Saturday, March 19, 2011

There’s Money and then there’s Money

There is an unfortunate habit in today’s world to value brevity and being concise a little too much. This leads to a great deal of writing and speaking which can be misleading and confusing for the non-initiate. For example, the term money is used in a number of different ways. This, I think, is bedeviling the efforts of liberals to explain economic proposals. I have read blog posts lamenting that we have wasted so much money, a trillion dollars or more, in Iraq, and this is a blow to the prosperity of the nation. I have also seen blog posts from the same sources, perhaps from the same authors, advocating that in the current economic climate the treasury should just print and distribute money as the money doesn’t matter. (Hence helicopter Ben Bernanke who recommended, at times past, that dropping money from helicopters would be a sound policy). These two claims, however, would seem to the casual observer to be contradictory. How to solve this paradox?

The problem is that in the two cases we are discussing two different issues with the term money. The word money is used to refer to currency, dollars, yen, euros and the like. A person with more money has more currency, or at least has access to more currency. We also use money to refer to the value of goods, services, capital and land, the resources that a person, people or nation have at their disposal. This value is by no means equal to the quantity of currency available, indeed it is almost always a great deal larger.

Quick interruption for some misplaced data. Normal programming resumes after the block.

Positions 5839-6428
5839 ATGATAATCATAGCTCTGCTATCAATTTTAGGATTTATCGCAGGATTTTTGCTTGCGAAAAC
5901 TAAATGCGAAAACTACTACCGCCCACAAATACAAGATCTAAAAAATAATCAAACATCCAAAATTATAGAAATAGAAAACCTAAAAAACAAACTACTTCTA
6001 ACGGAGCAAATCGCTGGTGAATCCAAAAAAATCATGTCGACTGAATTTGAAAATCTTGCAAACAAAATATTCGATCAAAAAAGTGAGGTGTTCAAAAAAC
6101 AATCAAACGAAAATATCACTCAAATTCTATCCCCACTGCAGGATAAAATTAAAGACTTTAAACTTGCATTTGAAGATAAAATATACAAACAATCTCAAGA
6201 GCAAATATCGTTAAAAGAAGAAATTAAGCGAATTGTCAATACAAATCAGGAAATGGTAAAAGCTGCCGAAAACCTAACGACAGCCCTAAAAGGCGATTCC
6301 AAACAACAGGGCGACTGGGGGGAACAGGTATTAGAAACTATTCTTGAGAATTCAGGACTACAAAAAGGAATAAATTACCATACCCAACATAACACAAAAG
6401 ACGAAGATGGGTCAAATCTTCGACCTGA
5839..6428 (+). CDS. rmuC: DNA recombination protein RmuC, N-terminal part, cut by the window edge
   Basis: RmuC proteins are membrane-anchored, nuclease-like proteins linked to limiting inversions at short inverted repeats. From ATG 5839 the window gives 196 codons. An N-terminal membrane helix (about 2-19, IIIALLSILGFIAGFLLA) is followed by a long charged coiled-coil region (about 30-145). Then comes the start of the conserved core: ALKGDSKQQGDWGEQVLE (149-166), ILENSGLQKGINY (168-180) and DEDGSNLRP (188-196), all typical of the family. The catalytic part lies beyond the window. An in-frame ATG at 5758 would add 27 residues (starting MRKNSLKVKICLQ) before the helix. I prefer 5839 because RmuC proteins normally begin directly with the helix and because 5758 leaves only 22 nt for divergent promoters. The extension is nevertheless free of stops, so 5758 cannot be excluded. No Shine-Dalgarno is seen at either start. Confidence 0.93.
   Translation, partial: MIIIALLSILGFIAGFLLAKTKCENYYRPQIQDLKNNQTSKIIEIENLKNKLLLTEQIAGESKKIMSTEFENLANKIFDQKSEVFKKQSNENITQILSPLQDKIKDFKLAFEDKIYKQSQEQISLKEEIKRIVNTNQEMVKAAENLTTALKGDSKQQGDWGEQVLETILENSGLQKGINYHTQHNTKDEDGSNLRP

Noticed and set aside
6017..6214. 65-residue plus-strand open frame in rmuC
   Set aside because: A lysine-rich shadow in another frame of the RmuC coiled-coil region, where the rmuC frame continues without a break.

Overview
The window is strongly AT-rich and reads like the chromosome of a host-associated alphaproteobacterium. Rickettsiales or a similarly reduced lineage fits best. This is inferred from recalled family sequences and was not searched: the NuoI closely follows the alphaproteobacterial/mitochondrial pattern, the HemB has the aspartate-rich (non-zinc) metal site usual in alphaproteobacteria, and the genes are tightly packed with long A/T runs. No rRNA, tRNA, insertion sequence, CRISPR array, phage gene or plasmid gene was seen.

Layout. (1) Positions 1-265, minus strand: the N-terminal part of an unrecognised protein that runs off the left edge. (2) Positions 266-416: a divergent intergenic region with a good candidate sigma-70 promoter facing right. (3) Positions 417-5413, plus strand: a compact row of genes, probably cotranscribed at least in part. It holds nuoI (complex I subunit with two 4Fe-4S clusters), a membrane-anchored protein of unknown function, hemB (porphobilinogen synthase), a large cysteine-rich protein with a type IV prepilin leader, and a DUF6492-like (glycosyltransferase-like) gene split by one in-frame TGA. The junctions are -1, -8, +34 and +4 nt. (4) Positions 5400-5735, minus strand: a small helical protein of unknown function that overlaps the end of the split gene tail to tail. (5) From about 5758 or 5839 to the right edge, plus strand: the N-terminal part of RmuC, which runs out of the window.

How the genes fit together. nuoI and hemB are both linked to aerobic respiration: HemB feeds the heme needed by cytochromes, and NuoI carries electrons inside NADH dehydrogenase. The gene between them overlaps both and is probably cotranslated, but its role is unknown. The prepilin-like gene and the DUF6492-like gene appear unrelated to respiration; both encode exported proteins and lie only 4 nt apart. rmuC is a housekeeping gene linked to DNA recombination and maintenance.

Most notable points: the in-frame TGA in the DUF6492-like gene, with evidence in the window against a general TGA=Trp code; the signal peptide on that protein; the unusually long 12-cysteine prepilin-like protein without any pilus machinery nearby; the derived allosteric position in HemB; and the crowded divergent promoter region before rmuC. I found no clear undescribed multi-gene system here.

So the issue with the waste in Iraq, is that a resources were expended in Iraq with no comparable return to the nation. The prosperity of a nation comes from when the resources of the nation, including the products produced from raw materials and transformed into finished products by the labor of the nation, are exchanged with those of other nations. Large quantities of the resources of our nation were sent to Iraq, never to return, without be traded for any goods of value. The quantity of resources expended is measured in dollars, but it is not the currency lost that is a detriment to the nation but the resources themselves. Were it just that a trillion dollars were printed and then burned, there would be no loss (beyond the value of the paper and ink used in their printing), but what was lost was a trillion dollars of the productive output of the nation. That is a loss.

The proposal to just print and drop money into the economy is, on the other hand, simply an issue of currency, not materials. Our economy is suffering, with some 9% of the population not working, because there is not enough currency in circulation. Too great a quantity of currency is held in reserve by those who have little demand to purchase things. The basic exchange of useful services, where more than two or three people are involved, require currency. Too little is available for those who would use it to produce and trade useful things. The treasury can produce more currency easily and release it into the economy, which will stimulate production and trade (see this story). This does not involve and loss of productive output.

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